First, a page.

His prospects transformed during 1902-4 as the Balfour government wrestled with the consequences of the war and split over tariff reform. In 1905-8 as PM he successfully bridged the gap between New Liberal policies and Gladstonian traditions by giving free rein to his able ministers. Important reforms concerning trade unions and school meals; old-age pensions were implemented Asquith and the British army reorganized by Haldane. By the time of his retirement through ill-health in 1908, C-B had pointed the Liberals towards their great goal-the reduction of the powers of the hereditary House of Lords.

In 1907 Campbell-Bannerman’s health failed, and, 17 days before his death, he resigned in favour of Lord Asquith.—from Britannica 11th Edition.


Marc Jones cites him as born September 7, 1836 in Glasgow. No time. We are putting him at 5:13 AM giving him an ascendant partile to his sun, by a few minutes. The chart is above.

#35 First Baron of Amulree, Wm. Warrender MacKenzie


William Warrender Mackenzie, 1st Baron Amulree, GBE, PC, KC — Knight Commander — (19 August 1860 – 5 May 1942) was born in Scone, Scotland, a town outside of Perth..   He was the fourth son of Robert MacKenzie and his wife the former Jean Menzies.  The Baron was also known as Sir William Mackenzie between 1918 and 1929. His alma mater was the University of Edinburgh where he took a M.A. and later towards the end of his life, received an honorary LL.D.   His elder brother  James was a distinguished physician, and knighted for his service.

MacKenzie several books on the history of the standardization of elementary education from 1870-1891.  He was considered a knowledgeable advocate and later adviser to Parliament, business and law on this topic.  Under fellow Scot, Ramsay MacDonald, he was the Secretary of State, between 1930 and 1931.¹

Marc Jones has the Baron listed as 1859 instead of 1860 and the time at 11:25 PM. We have rectified that to 1:25 PM giving him a 20 Scorpio rising or the symbol of the Shield of Odin, highlighting his attitude that a higher order of consideration must be taken from the group perspective.mackenzie.jpg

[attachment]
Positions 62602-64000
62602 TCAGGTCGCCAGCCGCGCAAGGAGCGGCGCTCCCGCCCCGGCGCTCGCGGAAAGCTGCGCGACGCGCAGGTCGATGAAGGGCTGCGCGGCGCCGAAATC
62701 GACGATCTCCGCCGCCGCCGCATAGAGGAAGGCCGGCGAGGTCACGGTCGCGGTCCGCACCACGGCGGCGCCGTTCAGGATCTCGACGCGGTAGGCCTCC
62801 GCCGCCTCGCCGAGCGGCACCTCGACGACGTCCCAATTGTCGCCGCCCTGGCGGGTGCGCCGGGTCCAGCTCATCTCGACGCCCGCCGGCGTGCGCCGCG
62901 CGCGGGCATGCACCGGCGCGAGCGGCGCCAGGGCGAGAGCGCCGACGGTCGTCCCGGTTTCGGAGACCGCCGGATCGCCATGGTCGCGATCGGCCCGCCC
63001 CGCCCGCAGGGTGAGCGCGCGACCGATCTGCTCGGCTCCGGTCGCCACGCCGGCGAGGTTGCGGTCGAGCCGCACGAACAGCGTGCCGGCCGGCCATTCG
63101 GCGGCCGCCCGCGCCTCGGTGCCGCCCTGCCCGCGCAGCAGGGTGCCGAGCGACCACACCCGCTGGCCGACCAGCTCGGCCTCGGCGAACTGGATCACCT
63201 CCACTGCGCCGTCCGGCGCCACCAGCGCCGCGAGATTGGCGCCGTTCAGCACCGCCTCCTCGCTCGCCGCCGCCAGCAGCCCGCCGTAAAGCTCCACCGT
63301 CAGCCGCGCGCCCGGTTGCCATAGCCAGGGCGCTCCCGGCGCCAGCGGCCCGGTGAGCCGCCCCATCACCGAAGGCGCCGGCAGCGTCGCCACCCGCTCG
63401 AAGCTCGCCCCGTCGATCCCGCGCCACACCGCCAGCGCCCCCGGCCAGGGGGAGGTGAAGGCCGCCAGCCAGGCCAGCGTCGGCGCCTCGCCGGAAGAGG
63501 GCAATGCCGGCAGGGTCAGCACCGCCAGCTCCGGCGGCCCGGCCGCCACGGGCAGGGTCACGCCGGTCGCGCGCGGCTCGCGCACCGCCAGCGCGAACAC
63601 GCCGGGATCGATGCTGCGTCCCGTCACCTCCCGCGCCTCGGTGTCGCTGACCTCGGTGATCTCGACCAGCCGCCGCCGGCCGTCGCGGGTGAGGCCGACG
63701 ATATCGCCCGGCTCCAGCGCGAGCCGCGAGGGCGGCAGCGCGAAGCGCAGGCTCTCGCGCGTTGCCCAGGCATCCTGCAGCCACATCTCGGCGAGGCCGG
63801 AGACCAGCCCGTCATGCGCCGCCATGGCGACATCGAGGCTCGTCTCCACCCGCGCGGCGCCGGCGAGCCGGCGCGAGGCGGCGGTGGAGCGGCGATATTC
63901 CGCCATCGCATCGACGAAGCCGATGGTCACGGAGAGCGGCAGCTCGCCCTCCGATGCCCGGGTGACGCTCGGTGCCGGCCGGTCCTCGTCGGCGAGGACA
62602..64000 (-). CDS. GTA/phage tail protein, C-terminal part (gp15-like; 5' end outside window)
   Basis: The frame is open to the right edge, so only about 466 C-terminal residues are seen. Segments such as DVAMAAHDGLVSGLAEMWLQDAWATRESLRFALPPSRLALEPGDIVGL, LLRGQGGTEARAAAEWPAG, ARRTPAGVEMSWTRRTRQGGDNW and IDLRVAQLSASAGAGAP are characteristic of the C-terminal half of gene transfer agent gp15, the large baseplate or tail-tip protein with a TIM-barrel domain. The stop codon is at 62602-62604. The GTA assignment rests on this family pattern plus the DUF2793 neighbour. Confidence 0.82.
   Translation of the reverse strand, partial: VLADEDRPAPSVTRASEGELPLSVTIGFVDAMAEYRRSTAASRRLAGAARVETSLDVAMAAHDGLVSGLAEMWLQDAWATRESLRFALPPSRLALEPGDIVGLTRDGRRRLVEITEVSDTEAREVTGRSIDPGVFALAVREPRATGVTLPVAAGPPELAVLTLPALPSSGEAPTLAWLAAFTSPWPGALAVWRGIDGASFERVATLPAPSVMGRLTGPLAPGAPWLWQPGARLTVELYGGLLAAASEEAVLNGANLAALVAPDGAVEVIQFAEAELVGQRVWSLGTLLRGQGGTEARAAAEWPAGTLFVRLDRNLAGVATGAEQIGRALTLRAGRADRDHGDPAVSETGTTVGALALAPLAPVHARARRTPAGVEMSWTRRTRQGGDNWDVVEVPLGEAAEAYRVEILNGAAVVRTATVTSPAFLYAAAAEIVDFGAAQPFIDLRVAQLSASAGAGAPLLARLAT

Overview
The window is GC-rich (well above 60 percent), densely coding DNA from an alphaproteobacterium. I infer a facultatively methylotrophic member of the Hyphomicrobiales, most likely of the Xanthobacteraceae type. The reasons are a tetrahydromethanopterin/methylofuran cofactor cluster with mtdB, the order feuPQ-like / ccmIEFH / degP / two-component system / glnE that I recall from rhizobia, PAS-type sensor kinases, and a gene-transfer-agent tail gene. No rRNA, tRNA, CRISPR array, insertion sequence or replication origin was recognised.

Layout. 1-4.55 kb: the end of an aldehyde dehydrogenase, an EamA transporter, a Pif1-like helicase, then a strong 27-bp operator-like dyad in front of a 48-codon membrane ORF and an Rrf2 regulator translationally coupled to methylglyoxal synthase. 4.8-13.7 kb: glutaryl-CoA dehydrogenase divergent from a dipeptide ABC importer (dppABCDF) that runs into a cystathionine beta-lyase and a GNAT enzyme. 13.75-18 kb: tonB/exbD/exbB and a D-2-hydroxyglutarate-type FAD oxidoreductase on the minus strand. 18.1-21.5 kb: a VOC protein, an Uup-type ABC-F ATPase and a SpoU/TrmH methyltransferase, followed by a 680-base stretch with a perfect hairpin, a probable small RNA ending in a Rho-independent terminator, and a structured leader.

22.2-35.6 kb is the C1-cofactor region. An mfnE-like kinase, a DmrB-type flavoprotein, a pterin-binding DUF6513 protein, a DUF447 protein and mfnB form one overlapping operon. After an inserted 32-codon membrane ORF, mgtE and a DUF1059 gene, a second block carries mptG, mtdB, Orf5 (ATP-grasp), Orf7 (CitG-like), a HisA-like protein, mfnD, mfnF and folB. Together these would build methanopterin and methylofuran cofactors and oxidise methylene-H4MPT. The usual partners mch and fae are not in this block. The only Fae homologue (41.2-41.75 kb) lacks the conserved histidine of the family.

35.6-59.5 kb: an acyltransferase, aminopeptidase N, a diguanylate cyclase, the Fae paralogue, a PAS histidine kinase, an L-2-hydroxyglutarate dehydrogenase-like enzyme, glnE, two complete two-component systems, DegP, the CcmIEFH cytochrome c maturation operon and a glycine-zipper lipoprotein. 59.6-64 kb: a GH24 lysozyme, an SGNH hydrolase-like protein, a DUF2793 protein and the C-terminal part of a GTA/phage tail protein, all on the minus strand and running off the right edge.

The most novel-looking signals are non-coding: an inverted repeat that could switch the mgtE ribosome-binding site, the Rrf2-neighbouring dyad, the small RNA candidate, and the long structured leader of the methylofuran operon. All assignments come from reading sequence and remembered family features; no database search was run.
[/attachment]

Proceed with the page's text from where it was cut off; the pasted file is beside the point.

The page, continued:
And Justice for all

MacKenzie is a bucket with a Mars handle, rather appropriate for his calling as a barrister.   He was a competitive man who needed challenges in his life otherwise would be restless, and remained politically active all of his life.  The asteroid Justitia is appropriately in the ninth house of higher education and calling and it and the eighth have the bulk of his natal planets.

He was married once to Lilian Bradbury on June 1, 1897, who shows up as the Venus on the eighth house cusp.  They had at least one son, Basil William Sholto MacKenzie, the 2nd Baron Amulree born July 25, 1900 before she reposed on June 3, 1916.  There is a semisextile interception in his eighth as well, demonstrating his devotion  to her memory.

Pluto in Taurus, discovered on February 18, 1930, corresponds roughly to his retirement from active politics, though he did remain an occasional adviser to his party.   It has the symbol of a “Red Cross nurse” and shows how he was always on call.


Footnotes:

  1. Wilson, Horace. “WILLIAM WARRENDER MACKENZIE, BARON AMULREE OF STRATHBRAAN; HIS INFLUENCE ON INDUSTRIAL RELATIONS.” Journal of the Royal Society of Arts, vol. 94, no. 4709, 1946, pp. 106–113. www.jstor.org/stable/41362238.